David Ezra Stein wrote Leaves, which was one of my favorite picture books in 2008. Therefore, I was excited to read his newest picture book, The Interrupting Chicken, which was released this week. Stein was kind enough to answer a few questions I had about The Interrupting Chicken, as well as a few other things I had rattling around in my mind.
SAS: What inspired you to write The Interrupting Chicken? Why did you decide to write this book?
DES: I wrote Interrupting Chicken based on the knock knock joke I had heard for much of my life. Many folks have heard the cow version of the same joke. I thought it was funny and it got me curious as to what this chicken was like. What made her interrupt? What did she do when she wasn’t busy knock-knocking on doors? After many many revisions, I found out what her home life, and her relationship with her papa, were like. Although the seed of the idea came from the joke, the heart of the book is the love between Chicken and Papa.
SAS: I noticed some of your sentences and some of the situations happened in patterns of three. Last year on our blog we spent some time focusing on “the power of three” as a crafting technique we could teach young writers to do. So, with that in mind, what are reasons you chose to write in threes in this book? (For instance, why not have the young chicken interrupt his father two or four times when reading the story?)
DES: Three is a powerful number. It’s the minimum number of legs a chair needs to stand. It’s the minimum number of anything needed to establish a pattern.
If I only gave two instances of something, you wouldn’t know for sure whether it was a coincidence or a true pattern. Four can work, too—it depends how deeply you want to establish the pattern before you break it. In Interrupting Chicken, I only needed her to interrupt three times for you to know what sort of little chicken she is.
I think kids respond well to repetition, and it builds a kind of foundation for you to break out of later on. Like when the tables turn and it’s Chicken’s turn to tell a story. The repetition actually builds tension.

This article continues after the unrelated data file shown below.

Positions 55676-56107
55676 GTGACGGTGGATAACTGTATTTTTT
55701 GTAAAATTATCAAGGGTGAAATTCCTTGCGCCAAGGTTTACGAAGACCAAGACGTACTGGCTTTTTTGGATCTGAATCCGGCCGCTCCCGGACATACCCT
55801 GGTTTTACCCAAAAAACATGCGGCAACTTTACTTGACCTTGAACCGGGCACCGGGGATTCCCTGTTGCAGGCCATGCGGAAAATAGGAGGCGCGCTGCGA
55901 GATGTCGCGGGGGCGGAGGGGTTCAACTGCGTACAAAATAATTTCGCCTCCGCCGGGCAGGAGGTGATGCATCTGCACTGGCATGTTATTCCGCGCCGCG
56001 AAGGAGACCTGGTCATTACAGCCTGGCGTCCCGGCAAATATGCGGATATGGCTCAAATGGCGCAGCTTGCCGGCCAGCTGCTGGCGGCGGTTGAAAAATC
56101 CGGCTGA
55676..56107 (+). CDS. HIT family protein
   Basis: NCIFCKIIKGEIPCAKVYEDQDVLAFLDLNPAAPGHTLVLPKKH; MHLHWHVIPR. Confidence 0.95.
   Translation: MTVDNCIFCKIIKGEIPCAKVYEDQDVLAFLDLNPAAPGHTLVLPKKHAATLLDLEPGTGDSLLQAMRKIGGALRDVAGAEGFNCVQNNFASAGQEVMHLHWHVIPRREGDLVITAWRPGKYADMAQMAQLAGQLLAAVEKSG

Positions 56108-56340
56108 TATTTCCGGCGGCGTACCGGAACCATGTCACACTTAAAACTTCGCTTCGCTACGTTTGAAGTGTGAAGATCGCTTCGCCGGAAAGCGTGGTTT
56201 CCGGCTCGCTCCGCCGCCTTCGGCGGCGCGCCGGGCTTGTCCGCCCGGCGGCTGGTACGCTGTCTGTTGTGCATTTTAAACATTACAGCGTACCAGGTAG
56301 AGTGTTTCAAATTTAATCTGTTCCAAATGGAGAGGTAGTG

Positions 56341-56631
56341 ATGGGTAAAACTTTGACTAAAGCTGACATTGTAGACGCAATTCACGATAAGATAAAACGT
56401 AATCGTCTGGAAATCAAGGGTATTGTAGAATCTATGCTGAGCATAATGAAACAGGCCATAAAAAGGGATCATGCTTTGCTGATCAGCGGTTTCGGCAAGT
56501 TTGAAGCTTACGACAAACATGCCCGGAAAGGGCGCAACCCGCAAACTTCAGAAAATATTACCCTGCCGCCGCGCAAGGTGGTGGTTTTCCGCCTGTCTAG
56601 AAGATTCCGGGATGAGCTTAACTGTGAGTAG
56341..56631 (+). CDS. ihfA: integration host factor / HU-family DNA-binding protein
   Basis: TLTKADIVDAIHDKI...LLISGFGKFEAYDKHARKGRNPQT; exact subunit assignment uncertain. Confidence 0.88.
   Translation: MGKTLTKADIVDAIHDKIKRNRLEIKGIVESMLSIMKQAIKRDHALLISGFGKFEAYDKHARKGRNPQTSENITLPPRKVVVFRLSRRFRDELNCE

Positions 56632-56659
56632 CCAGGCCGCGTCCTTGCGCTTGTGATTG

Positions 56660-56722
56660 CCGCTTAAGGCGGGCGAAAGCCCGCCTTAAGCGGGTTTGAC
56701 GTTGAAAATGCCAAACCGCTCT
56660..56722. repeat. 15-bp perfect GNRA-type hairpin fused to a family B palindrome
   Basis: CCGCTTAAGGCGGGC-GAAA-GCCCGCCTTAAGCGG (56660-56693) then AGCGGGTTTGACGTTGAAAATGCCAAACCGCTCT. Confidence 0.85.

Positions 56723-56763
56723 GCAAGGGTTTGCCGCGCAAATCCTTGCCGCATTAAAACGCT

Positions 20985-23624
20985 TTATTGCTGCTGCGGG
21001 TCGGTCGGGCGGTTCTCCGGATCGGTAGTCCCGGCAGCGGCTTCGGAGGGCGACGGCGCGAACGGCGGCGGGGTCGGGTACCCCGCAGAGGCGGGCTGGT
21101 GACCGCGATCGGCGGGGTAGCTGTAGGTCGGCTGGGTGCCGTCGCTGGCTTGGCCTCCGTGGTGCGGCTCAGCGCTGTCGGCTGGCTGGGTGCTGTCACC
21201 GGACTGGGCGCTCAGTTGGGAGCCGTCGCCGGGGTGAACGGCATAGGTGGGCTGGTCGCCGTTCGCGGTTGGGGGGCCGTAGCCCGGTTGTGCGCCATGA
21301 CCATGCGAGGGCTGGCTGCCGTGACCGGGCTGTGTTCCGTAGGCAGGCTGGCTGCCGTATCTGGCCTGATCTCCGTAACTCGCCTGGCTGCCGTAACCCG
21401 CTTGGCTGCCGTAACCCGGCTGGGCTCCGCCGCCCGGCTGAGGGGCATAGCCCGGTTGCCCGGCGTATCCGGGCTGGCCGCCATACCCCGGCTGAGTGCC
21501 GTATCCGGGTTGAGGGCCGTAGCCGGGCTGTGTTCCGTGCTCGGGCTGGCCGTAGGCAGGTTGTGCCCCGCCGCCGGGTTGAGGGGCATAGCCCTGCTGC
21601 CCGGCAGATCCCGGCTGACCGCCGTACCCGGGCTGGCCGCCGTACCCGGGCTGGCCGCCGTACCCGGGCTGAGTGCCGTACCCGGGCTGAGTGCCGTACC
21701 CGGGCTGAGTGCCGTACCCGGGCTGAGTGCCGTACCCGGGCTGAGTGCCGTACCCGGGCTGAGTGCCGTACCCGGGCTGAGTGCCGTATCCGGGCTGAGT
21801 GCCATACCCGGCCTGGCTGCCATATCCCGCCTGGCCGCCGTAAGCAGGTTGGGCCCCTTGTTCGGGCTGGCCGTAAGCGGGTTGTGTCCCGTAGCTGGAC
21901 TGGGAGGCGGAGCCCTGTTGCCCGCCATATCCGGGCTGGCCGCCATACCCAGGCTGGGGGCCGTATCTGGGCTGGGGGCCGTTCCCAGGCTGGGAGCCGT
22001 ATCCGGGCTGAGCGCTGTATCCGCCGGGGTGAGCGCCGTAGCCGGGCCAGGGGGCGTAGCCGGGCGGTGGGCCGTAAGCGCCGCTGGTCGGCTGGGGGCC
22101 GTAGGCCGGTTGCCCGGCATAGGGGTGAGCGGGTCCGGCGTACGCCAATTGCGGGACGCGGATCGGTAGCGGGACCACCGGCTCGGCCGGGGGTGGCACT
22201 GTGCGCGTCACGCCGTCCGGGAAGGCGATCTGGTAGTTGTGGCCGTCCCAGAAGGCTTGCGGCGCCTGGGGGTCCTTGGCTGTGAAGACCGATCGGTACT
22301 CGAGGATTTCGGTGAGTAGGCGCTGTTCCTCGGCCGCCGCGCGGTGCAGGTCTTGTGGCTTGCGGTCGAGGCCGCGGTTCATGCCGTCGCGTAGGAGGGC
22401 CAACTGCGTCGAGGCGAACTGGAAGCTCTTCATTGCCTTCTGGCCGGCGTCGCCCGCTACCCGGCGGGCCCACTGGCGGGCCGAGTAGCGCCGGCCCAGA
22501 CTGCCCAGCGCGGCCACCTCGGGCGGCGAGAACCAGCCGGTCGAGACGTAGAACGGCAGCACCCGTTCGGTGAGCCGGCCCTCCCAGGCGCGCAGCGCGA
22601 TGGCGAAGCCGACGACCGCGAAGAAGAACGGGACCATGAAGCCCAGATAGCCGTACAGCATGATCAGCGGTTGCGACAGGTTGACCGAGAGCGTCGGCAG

SAS: How can you see The Interrupting Chicken being used in classrooms?
DES: To me, Interrupting Chicken is about being an active reader. The little chicken in the book has a passion for stories and really gets involved in them. She sees things she thinks are wrong and corrects them. She has what it takes to be a director, a critical thinker, an activist. That is what I see kids and teachers taking away from the book. And they can use it to launch off into their own activities—writing, rewriting, critical thinking.
SAS: What comes first for you: the illustrations or the writing? Is it always this way?
DES: Usually it’s the idea that comes first. An idea for me is usually a feeling that I want to explore, or a relationship between characters that moves me somehow. Then I use words and pictures to make it real to myself and the reader.
SAS: What advice can you give to an aspiring picture book writer?
DES: It is a hard time to break into the field. Honestly, I only know the way it happened for me and things are different now in the publishing world, even 5 years later. That said, I believe if you are really good, publishers will welcome you. And even beyond books, if you can create great content, you can find a way of sharing it with the world.
SAS: What’s your next project?
DES: A book about a creative little mouse who misses her grandmouse so she writes her a letter! She fills it with photos, drawings, and special things. It is very sweet.
I am a literacy consultant who has spent over a decade working with teachers to improve the teaching of writing in their classrooms. While I work with teachers and students in grade K-6, I'm a former fourth and fifth-grade teacher so I have a passion for working with upper elementary students.
I'm the author of Craft Moves (Stenhouse Publishers, 2016) and the co-author of Jump Into Writing (Zaner-Bloser, 2021), Welcome to Writing Workshop (Stenhouse Publishers, 2019), and Day By Day (Stenhouse, 2010).